When we look at a company’s strategic decisions, we tend to ask ourselves what reasoning lies behind them. Sometimes they are a mystery, one we want to believe in either for convenience or by convention
by Francesco Michienzi
I often wonder what strategy certain business leaders are following, both within and outside the nautical sector. While some clear and simple examples require no explanation – those men and women who simply love what they do – many complex scenarios are not always easy to interpret. Today I would like to concentrate on the latter, perhaps with a few examples to better explain myself.
In 2019, I attended a press conference held by a businessman who had just bought a struggling brand. His most surprising statement was that “in three years we’ll be floating the business on the stock market”. Given that they hadn’t yet built a single boat, this seemed like quite a challenge – indeed, it still does. Enthusiasm and genuine ambition are all well and good, but a bit of healthy realism would not have gone amiss. More recently, another businessman, who claims to earn € 100 million a year, is preparing to take the same leap. I sometimes wonder whether a major marketing campaign is all it takes to get the approval of Consob, the body responsible for the Italian securities market, and to meet the criteria of institutional investors.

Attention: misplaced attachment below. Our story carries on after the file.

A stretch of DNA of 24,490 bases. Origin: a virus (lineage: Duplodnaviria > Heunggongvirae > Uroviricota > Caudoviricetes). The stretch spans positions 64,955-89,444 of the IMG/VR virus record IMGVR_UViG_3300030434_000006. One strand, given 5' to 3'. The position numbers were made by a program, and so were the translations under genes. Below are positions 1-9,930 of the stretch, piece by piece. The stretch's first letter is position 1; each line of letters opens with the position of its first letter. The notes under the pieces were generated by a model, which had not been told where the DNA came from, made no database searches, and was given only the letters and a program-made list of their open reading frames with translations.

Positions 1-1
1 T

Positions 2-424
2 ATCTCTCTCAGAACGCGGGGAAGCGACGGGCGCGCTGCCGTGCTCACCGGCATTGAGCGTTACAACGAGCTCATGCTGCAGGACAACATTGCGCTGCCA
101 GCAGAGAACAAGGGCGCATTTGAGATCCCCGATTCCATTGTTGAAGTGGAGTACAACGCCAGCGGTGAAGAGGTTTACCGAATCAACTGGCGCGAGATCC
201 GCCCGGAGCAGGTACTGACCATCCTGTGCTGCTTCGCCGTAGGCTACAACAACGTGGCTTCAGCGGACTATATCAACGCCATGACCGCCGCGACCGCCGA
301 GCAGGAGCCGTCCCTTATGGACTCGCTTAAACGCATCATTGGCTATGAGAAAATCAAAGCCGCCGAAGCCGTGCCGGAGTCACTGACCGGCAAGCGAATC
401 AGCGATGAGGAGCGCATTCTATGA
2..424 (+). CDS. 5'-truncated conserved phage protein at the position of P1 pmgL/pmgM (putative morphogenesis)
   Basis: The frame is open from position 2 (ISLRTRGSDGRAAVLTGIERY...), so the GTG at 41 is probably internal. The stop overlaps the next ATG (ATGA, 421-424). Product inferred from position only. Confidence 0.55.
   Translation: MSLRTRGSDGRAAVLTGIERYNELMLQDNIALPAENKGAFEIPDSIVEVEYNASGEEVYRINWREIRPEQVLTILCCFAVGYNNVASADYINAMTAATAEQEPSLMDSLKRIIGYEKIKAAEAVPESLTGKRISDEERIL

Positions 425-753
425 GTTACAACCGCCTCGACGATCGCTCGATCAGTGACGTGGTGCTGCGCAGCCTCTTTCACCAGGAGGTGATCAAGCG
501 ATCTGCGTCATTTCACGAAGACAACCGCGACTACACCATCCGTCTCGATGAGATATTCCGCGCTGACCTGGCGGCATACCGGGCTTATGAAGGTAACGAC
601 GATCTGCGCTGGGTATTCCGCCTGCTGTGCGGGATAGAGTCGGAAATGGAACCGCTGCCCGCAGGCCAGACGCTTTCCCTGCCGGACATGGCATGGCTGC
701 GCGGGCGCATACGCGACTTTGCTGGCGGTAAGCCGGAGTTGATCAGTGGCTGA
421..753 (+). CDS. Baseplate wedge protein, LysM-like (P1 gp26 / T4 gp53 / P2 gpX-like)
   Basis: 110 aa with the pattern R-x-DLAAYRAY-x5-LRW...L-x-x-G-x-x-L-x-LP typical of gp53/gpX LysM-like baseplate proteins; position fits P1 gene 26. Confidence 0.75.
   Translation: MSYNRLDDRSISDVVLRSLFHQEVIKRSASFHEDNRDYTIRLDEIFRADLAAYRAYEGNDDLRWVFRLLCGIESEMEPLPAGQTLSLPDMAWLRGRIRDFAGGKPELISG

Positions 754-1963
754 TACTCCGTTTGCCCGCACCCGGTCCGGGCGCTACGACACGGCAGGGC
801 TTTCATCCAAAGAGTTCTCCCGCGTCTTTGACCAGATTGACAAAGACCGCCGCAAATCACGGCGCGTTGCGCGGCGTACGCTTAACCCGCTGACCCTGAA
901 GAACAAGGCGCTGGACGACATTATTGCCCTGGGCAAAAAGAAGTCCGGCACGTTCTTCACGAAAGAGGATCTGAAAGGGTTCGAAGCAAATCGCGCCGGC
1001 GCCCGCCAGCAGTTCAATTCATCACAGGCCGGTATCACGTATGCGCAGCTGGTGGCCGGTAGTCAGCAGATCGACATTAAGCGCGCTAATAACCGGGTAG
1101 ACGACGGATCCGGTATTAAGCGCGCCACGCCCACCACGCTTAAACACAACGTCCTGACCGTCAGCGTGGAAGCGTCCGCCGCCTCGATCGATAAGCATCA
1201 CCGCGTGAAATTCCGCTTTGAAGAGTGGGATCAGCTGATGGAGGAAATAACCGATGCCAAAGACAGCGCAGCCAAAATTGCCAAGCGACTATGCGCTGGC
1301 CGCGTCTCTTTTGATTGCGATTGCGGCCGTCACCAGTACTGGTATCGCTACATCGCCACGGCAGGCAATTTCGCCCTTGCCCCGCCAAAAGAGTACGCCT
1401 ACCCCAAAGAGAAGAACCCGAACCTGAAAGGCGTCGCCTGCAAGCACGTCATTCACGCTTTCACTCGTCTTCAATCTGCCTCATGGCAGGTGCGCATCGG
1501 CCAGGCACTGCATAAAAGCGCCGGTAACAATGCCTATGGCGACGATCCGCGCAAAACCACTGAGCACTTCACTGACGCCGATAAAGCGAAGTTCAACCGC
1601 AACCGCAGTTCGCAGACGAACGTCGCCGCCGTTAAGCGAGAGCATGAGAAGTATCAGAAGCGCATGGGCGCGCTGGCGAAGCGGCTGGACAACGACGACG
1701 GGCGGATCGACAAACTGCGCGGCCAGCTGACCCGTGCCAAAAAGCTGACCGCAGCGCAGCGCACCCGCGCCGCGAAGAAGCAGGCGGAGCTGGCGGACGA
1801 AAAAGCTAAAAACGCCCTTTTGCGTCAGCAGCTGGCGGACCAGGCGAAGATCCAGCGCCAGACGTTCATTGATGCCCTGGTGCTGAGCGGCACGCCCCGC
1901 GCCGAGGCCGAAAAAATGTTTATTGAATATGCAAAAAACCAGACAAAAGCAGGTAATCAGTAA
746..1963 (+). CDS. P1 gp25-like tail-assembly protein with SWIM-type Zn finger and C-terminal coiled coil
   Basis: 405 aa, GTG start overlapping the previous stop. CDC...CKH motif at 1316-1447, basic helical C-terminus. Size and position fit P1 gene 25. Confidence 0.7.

Modern society has propagated the idea that people control their future and determine the path their life takes through their choices, and as a result, some believe that if you come up with a plan you want to pursue it should happen at all costs, even if it means conning the poor savers that believe in a sector. Putting the stock exchange to one side,
I also sometimes wonder what rationale lies behind certain industrial, boat design, communication, and even sales policy decisions. Decision-making is not at all easy, as every choice, regardless of the sector, implies taking responsibility for the consequences. That’s why many people feel trapped by the fear of making a decision, scared of the potential repercussions, and prefer instead to follow supposedly proven models to avoid running the risk of being blamed for making mistakes.
Often even people with a lot of experience find taking business decisions difficult and end up making choices that turn out to be unsuitable, or even downright wrong.
Moreover, making decisions based purely on rational reasoning risks suppressing our emotions and instinct, which are an integral part of our being, and therefore missing out on vital information about both our businesses and ourselves. There are examples of this in the boating industry: consider, for instance, the brands who went from an eminent position to being on the brink of collapse, without any plausible explanation.
No matter how difficult it may be, there is always the option to stop and change direction, or to take a new approach. Undoubtedly this also requires journalists to probe, analyze, and collect real data, or simply ask the right questions, to give people a real understanding of the situation. But perhaps we need to look to a more intimate level to find the real reason for certain decisions taken solely on the basis of a plan that most are unaware of. There are some people for whom, it seems, designing, building, and selling boats is no longer a sufficient raison d’être for their company.
The concept of style versus substance is no longer a dilemma requiring explanation; it epitomizes how far things have fallen. Often the values prioritized are turned completely on their head, including when creating a boat, and the performance, hydrodynamic efficiency, and build quality have to give way to highly debatable decorative and functional aspects.
(Strategic design – Barchemagazine.com – December 2020)